Writing is a major focus of this class, and you will be responsible for three writing assignments during the semester. Each of those assignments will involve at least one full revision. The assignments are described briefly here. I値l give you additional information on each assignment later in the semester.
Paper #1: Research paper
In this assignment you will get to learn about an assessment instrument that is often used in clinical practice and research. This brief research paper will include a description of the instrument, a review of its history, examples of its use, and a critique of its advantages and disadvantages.
Paper #2: Case report
Here you will be presented with a hypothetical patient who arrives at your office for clinical services. In your writing you will provide a history of your patient, describe your diagnosis of the patient, and narrate the approach you would take in treating that individual in psychotherapy.
Paper #3: Ethical analysis
Moral questions abound in the science and practice of clinical psychology. In this assignment you will be given a clinical scenario with an ethical problem at its heart. In your writing you will be asked to present all sides of the ethical argument and build a case in favor of one position.
In addition to these formal assignments, you will have a variety of short writing exercises, some of which we値l do in class. Although you won稚 be graded on these assignments in a formal way, your effort in these exercises will contribute to your class participation grade.
|Missed classes and assignments||
If you know in advance that you will miss a class, please let me know the week before. I値l take that into account when figuring attendance into your grade. In the case of unexpected absences, please bring documentation from the appropriate professional. If you miss an assignment deadline without speaking to me you will lose 10 points on the assignment for each day that passes without something turned in.
For each writing assignment you will receive a tentative
grade when you turn in your first draft. That tentative grade will be based
on your work in preliminary writing exercises and class workshops. The grade
you receive on your second draft will reflect the effort you put into
revising your first draft. Your final grade on the paper might go up, might
stay the same, or might go down. We値l talk about paper grades in more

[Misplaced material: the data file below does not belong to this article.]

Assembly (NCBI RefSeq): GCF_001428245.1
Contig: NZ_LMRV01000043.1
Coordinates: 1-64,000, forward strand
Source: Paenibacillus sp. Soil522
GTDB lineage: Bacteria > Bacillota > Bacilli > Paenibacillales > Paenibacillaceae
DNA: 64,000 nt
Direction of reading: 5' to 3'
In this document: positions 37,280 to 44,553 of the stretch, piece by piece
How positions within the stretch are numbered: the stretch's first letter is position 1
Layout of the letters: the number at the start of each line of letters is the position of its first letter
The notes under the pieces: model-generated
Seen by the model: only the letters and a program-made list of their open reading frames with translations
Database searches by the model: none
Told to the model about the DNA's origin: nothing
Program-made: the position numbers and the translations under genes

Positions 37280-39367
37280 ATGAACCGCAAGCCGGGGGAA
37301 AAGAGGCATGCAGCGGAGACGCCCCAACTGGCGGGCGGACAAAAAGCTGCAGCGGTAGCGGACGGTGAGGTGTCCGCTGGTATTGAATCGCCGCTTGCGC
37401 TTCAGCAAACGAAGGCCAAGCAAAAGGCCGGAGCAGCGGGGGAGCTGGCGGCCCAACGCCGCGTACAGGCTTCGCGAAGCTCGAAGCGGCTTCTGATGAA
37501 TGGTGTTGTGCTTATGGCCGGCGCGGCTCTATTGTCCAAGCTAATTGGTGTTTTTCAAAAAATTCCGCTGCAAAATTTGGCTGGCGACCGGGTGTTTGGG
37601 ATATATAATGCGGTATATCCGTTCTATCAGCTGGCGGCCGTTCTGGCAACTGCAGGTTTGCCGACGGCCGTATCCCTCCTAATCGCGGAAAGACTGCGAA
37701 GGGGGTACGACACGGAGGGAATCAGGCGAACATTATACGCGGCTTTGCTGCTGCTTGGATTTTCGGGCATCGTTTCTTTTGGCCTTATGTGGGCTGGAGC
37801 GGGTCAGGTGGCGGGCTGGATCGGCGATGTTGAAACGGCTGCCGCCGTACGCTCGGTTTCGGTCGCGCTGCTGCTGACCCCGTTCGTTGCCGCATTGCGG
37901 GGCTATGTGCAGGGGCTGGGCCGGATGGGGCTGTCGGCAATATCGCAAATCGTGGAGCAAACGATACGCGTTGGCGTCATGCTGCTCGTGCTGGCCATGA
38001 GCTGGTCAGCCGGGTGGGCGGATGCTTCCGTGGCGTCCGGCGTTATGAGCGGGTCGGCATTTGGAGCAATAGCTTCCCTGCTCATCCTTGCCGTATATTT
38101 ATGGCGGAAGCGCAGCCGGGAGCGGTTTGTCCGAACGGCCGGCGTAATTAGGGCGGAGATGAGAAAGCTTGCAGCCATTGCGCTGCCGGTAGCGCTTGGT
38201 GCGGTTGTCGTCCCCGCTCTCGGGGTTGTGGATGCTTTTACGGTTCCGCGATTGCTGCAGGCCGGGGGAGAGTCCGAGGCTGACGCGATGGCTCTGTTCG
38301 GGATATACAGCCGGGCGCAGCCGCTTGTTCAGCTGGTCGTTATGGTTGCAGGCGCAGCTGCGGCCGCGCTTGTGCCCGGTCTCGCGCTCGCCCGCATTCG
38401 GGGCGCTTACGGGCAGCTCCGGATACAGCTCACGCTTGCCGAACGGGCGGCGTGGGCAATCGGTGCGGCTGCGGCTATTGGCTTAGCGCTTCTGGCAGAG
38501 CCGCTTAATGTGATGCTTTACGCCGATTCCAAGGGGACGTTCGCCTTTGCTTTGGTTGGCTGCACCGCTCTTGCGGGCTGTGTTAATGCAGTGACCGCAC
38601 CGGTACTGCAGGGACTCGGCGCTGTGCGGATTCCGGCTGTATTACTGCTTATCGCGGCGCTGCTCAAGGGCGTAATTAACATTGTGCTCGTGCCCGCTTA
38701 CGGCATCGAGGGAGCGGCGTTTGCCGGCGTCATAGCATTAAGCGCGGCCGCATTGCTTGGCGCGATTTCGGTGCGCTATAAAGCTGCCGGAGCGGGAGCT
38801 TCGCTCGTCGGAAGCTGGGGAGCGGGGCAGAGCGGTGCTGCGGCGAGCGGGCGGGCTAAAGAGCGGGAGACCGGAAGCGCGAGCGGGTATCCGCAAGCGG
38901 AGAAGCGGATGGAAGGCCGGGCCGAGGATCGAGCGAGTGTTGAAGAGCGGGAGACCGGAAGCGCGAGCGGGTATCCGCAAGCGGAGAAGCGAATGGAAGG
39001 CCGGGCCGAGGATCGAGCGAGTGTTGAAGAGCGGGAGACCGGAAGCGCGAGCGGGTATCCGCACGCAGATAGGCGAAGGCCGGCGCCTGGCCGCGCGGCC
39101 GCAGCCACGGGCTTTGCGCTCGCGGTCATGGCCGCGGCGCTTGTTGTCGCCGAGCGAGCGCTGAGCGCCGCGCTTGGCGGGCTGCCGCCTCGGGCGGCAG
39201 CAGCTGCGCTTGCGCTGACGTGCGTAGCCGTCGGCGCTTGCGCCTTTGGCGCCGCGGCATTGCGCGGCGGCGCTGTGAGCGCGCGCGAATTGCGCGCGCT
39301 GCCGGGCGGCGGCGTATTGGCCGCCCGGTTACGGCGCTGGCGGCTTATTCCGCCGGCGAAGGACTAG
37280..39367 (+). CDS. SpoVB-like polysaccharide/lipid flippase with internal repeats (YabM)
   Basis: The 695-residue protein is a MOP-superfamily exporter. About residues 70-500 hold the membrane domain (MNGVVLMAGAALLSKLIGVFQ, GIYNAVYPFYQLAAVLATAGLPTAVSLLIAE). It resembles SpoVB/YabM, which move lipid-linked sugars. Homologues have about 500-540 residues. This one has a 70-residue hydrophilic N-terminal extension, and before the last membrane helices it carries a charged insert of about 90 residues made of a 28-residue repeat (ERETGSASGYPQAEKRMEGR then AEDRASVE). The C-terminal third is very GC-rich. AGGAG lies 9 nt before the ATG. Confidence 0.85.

detail in class.
Grades are assigned based on the number of points you accumulate during the semester. There will be no opportunities for extra credit, so it is important that you concentrate on the assignments throughout the semester. If you have questions about your progress in class please speak to me BEFORE they become dire. The maximum points for each assignment are as follows:
Quizzes (10 of them, 10 points each)
Class attendance & participation
% of total grade
Grade point equivalent
|A note on academic integrity||
As a member of the Wash. U. academic community you are bound by honor regarding your academic work. Academic dishonesty includes, but is not limited to, cheating on tests, fabricating information or citations, facilitating acts of academic dishonesty by others, having unauthorized possession of examinations, submitting work of another person or work previously used as your own, or tampering with the academic work of other students. Plagiarism is another unacceptable practice. Plagiarism occurs when an individual uses the thoughts or words of another person as if they were their own. In your written work, you must provide adequate citation of other people痴 work. Identify where your ideas have come from when they are not your own. Academic dishonesty on any assignment will result in referral to the Dean. If you have questions about what might constitute academic dishonesty, please talk with me or an administrator at the University. Additional information can be found in the University Student Judicial Code or from the Academic Integrity Committee of the College of Arts and Sciences (www.artsci.wustl.edu/~college/College/academics/academic.html).